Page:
19. Molly, So enjoyed reading about your early days. Was so surprised to come across your name on the Pioneer Hearts Facebook page. As I mentioned earlier to you in another post, my sister and I have such fond memories of visiting your mom and dad on the ranch when we were little girls. We never minded taking our grandmother to visit her baby brother (your dad), even though we were never too crazy about the drive from Corpus. Enjoyed your book, “Cinderella Texas” and look forward to seeing you next week.

    • This was so great. Laurie and her sister are my long lost cousins, and we were united on Facebook via the Pioneer Hearts blog. There has got to be a plot in there somewhere, and I am so glad you liked Cinderella Texas.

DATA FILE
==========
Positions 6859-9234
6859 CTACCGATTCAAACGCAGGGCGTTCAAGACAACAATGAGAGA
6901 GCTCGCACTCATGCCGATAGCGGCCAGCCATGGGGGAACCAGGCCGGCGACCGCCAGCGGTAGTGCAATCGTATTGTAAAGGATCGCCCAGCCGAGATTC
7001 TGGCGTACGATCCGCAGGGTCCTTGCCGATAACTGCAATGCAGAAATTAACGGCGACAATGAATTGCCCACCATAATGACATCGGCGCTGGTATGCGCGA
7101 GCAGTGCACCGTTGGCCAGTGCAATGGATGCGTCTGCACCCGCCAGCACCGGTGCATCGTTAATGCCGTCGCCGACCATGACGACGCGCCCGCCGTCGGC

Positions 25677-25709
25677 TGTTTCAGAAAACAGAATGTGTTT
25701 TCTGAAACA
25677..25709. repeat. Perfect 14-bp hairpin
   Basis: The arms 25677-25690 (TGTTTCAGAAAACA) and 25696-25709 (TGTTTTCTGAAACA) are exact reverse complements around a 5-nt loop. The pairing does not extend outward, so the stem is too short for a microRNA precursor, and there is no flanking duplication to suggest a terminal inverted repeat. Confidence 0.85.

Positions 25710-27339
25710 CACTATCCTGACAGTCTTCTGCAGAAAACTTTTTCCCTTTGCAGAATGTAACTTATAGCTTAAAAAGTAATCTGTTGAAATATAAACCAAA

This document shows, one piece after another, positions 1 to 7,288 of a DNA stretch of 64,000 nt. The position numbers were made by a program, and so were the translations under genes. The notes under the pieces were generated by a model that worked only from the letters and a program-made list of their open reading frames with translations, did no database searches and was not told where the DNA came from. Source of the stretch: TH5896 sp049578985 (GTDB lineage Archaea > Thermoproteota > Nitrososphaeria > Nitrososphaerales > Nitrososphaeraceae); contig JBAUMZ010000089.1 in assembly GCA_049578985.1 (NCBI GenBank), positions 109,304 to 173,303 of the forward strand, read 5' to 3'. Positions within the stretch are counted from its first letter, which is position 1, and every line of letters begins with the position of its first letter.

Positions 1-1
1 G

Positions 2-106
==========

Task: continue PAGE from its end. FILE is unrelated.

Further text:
20. Molly, interesting blog. Most people don’t realize or appreciate just what is involved in living out in a sparsely populated area. I’ve know people that get upset if they need to go even a mile out of their way to see someone or pick something up. It is too bad the freedom we experienced as children is rarely available to kids today. It certainly isn’t the same kind of world. It is also true that too many have forgotten or never learned to take pleasure in the simpler things in life.
    Best wishes for a continued successful writing career.

    • Thanks for making a comment, Patricia, and you nailed it. The freedom I knew as a child on the ranch, like playing by myself some distance from the house, is gone. When my youngest grandchild visits us, I never take my eyes off that child, allowing backyard games only and only when I am in the backyard, too.

  21. Love your blog. It’s refreshing to read books from a Christian author. God has truly blessed you with a great life that you can write about.

  22. Thanks, Lynda, for mentioning the fact that I am a Christian author. The Lord is my best friend, and the inspiration for all my books, and He is the one who put me on those ranches.